NEW DELHI: Even as southwest monsoon continues to elude parts of north India, including Delhi, the country has received 10 per cent more rainfall than normal in June, the India Meteorological Department (IMD) said on Wednesday.
Currently, the northernmost limit of southwest monsoon is passing through Barmer, Bhilwara, Dholpur, Aligarh, Meerut, Ambala and Amritsar.
"Since June 19 there has not been any progress of monsoon," the IMD said, inferring that most of the advancement was recorded between June 3-19.
The monsoon made onset over Kerala on June 3.
According to the IMD, the further advancement of southwest monsoon into the remaining parts of Rajasthan, Delhi, Haryana and Punjab is not likely till July 7.
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Central and north Indian plains are already reeling under searing heat that is pushing temperatures over 40 degrees Celsius.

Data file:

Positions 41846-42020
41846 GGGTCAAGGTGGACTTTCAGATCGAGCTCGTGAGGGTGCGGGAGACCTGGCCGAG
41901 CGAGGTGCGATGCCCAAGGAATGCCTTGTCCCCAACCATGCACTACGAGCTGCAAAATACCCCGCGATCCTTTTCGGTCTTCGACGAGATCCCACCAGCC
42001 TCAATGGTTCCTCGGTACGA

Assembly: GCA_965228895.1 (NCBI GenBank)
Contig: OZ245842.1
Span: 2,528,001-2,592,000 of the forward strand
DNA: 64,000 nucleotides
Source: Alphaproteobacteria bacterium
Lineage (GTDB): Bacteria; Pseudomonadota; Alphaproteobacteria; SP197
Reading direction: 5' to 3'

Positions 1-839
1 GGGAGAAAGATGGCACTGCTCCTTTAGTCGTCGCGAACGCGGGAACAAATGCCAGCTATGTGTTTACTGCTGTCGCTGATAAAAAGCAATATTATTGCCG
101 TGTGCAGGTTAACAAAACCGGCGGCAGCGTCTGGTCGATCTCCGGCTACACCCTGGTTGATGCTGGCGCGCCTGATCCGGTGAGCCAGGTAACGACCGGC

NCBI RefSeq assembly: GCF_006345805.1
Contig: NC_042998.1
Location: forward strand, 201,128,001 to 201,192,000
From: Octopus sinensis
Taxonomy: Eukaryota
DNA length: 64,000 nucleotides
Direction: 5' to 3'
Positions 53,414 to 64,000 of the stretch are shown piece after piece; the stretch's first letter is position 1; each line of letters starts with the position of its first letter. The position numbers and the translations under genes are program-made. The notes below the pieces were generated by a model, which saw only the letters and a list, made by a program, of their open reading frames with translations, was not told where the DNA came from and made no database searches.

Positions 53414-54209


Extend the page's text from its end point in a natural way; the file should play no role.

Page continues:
The ongoing weak monsoon spell is over central, peninsular and northwest India while northeast India, Bihar and east Uttar Pradesh are witnessing heavy rains.
"For the country as a whole, cumulative rainfall during this year's Southwest Monsoon till June 30 has been above normal by about 10 per cent above Long Period Average (LPA)," the IMD said.
Actual rainfall during the same period is 18.29 cm as against the normal of 16.69 cm, it said.
East and northeast India have received 1.3 per cent more rainfall than normal in June.
Northwest India received 14 per cent more rainfall than normal, central India 17 per cent and south peninsula 2.4 per cent, the IMD said.
Southwest monsoon reached Kerala two days late.
It raced through parts of the country, covering east and northeast India, central India, central peninsula and even large parts of north India much before its scheduled arrival.
But it is yet to reach Haryana, Delhi, parts of west Uttar Pradesh and Punjab.
"Forecasts based on model consensus show that the formation of a low pressure system over north Bay of Bengal is unlikely till July 7," the IMD said.